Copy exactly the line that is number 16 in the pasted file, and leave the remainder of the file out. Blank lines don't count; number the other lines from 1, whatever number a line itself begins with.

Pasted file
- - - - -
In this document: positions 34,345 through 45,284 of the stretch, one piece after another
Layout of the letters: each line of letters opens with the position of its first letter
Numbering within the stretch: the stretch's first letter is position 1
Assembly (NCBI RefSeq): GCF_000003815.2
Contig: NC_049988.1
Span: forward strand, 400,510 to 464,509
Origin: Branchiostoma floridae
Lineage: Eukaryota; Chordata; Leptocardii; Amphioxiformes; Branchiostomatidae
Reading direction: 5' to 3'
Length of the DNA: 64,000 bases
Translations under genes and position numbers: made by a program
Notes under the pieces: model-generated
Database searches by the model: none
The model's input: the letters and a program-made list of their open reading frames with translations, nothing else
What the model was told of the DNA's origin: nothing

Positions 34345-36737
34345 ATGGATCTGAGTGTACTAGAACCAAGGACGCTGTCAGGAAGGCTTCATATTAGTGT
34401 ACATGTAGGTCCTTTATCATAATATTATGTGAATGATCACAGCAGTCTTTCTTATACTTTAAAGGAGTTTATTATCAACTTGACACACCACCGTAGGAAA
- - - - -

Positions 34345-36737